Aankhon Dekhi is a call to extreme spiritual and intellectual freedom instead of an economic and political one. It’s a celebration of freedom in life, families and brotherhood in an apparent dysfunction society…..
At first, Aankhon Dekhi’s treatment will remind you of Mrinal Sen’s 1982 classic Kharij. Directed by Rajat Kapoor, the film features powerful theatre actors like Sanjay Mishra, Namit Das, Seema Pahwa, Maya Sarao and Rajat Kapoor himself.
The movie opens with the entire family scolding Bauji’s daughter Rita (Maya Sarao) for being seen out and about with a boy who is supposedly spending time with all the girls. In a stereotypical Indian fashion, the girl is at fault and is forbidden from seeing the boy, Ajju (Namit Das), again. In overly protective and not un-stereotypical fashion, the males of the family (and some friends) head over to the boy’s house to give him a thrashing for possibly violating Rita’s chastity. However, before things get too violent (the brief assault is hardly dramatic), Bauji (Sanjay Mishra) steps in to stop the assault and comfort the boy. After seeing that Ajju never shouted and didn’t defend himself physically, he didn’t believe the boy was capable of the rumors attributed to him, so Bauji could no longer trust things he had not learned first-hand. This leads Bauji on a journey of discovery where he decides to only believe anything that he has experienced first hand with his own senses.
Whether this is considered a mid-life crisis or not, Bauji’s decision has its own impact on the family, creating rifts between him and his brother Rishi(Rajat Kapoor) and also with his wife Pushpa (Seema Pahwa) most egregiously. This damascene moment starts to get him into trouble in all different areas of his life. He leaves his job as he no longer wants to lie to his customers about the distance, the time taken, the weather out there and the flight tickets that he is supposed to be selling them; his wife is upset with him as he no longer prays in the mornings; and he stops reading newspapers as he no longer cares about the unverified information that they contain. After the initial negative response from his friends and family, he acquires a following of disciples who want to learn from his spiritual epiphany, and eventually gives up language itself so that he can “get closer to the essence.”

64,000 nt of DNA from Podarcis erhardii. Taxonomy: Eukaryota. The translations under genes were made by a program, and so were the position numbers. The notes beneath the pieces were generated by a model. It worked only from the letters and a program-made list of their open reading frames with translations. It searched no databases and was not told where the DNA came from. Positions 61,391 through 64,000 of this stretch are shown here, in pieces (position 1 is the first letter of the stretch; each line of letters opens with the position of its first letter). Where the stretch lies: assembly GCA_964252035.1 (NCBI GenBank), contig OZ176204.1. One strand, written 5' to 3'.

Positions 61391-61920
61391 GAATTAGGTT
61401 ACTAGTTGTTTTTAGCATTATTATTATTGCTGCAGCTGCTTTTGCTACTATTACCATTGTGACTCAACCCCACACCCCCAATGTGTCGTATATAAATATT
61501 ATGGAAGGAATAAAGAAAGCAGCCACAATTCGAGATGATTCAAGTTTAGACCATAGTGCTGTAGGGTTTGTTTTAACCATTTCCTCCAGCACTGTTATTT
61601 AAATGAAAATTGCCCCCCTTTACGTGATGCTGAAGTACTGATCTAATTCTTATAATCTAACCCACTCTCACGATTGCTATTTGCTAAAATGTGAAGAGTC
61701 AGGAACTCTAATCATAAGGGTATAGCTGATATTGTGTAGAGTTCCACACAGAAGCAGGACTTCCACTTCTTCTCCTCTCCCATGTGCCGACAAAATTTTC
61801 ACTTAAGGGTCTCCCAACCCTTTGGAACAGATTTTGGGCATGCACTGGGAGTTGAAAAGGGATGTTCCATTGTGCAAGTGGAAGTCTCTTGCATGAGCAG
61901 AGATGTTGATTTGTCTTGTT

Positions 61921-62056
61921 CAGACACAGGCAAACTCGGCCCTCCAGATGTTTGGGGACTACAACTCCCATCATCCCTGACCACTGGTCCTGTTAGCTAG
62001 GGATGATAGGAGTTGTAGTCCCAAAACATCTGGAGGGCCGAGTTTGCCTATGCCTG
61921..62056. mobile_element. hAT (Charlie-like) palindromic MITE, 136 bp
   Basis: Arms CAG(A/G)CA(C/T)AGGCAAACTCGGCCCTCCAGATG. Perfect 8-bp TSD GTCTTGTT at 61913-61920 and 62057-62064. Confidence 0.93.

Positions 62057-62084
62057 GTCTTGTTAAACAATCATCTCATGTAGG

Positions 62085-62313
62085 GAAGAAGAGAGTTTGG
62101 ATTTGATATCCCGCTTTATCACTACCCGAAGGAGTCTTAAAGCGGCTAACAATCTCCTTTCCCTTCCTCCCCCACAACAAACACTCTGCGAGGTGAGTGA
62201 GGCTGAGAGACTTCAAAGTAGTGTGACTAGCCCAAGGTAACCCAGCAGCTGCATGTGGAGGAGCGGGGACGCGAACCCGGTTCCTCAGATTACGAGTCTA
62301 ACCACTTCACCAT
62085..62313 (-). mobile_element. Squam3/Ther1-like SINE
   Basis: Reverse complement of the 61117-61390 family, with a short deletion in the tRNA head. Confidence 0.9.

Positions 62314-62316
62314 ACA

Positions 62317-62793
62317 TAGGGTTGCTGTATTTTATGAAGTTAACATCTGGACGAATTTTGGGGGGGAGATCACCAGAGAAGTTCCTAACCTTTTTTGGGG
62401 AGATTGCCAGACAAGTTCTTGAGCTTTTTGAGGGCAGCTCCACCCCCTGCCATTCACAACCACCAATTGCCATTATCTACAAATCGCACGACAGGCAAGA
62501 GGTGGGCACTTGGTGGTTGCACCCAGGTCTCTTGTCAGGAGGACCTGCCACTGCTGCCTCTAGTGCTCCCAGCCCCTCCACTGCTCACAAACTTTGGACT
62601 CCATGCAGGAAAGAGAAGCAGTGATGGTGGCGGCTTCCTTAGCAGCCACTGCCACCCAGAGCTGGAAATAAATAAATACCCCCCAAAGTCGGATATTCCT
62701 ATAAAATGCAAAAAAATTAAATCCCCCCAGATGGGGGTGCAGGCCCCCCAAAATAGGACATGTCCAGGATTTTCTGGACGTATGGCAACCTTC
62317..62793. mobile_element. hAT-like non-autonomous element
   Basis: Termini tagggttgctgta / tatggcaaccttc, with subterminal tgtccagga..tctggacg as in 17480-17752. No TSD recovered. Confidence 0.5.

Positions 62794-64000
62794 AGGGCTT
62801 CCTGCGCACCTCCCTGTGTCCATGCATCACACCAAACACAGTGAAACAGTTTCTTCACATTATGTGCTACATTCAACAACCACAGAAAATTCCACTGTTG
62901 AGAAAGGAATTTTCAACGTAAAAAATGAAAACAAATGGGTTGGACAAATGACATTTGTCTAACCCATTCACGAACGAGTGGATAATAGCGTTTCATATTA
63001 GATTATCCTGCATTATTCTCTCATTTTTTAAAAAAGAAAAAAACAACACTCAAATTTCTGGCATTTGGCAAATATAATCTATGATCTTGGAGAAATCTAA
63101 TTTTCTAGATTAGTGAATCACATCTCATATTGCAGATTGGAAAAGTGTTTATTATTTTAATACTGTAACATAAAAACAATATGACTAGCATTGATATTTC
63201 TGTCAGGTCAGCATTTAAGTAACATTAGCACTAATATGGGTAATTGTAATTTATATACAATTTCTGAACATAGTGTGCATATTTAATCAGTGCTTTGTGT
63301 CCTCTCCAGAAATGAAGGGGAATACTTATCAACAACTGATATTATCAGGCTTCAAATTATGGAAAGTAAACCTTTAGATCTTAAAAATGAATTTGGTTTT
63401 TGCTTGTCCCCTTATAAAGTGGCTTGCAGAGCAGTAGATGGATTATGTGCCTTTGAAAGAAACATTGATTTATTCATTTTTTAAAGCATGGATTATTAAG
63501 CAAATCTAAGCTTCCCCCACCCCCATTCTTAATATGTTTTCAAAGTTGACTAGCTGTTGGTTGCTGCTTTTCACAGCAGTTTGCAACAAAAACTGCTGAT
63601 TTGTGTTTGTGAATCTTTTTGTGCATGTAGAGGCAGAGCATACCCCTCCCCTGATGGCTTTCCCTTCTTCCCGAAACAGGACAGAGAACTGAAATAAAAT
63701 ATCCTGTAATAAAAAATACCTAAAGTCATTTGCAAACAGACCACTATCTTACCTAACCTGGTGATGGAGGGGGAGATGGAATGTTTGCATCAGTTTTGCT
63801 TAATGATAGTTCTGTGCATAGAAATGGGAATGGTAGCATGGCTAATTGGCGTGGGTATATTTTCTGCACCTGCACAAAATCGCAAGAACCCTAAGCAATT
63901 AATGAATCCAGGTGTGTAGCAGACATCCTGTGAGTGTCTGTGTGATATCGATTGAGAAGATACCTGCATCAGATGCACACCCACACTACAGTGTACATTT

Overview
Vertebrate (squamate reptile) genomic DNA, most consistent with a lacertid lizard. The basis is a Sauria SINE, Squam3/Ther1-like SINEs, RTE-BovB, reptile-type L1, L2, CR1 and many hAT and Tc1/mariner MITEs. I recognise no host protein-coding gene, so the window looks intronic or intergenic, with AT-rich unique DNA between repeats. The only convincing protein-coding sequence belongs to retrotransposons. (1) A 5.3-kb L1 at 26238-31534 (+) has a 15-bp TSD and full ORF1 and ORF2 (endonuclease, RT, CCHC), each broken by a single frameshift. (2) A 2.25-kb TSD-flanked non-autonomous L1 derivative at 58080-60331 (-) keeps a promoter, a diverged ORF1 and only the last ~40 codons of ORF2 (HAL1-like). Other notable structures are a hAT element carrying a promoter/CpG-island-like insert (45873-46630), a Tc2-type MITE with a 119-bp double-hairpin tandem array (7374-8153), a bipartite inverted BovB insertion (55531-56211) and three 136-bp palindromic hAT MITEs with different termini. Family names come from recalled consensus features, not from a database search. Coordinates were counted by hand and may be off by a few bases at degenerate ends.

Sanjay Mishra as the lead, in the character of Bauji delivers a performance which could easily be termed as his best till date. This underrated actor has proved yet again that he could deliver such off-beat performances, provided you offer him with a role like this. But the most surprising performance comes from Pushpa, played by Seema Pahwa. Having spend 3 years in Delhi, I have seen such characters like Pushpa. She simply steals the show. What makes the character even more difficult to portray on screen is its hidden essence of being an India housewife, who has no ability to provide for the family on her own and relies on Bauji to bring in the money (the gender inequality in the film feels very true to life). Right from her body language to dialogue delivery, everything seemed like a typical “Dilli ki aunty.”
Aankhon Dekhi excels at depicting a typical middle-class Indian joint-family home life; it is an overt celebration of families and brotherhood with plenty of moments of poignancy in amidst the apparent dysfunction.
Having stayed in one of such “Mohallas,” for me, it was like a journey back in time and reliving those nostalgia of “Dilli Ke Mohalle.”
RATINGS: * * * * (& half) /5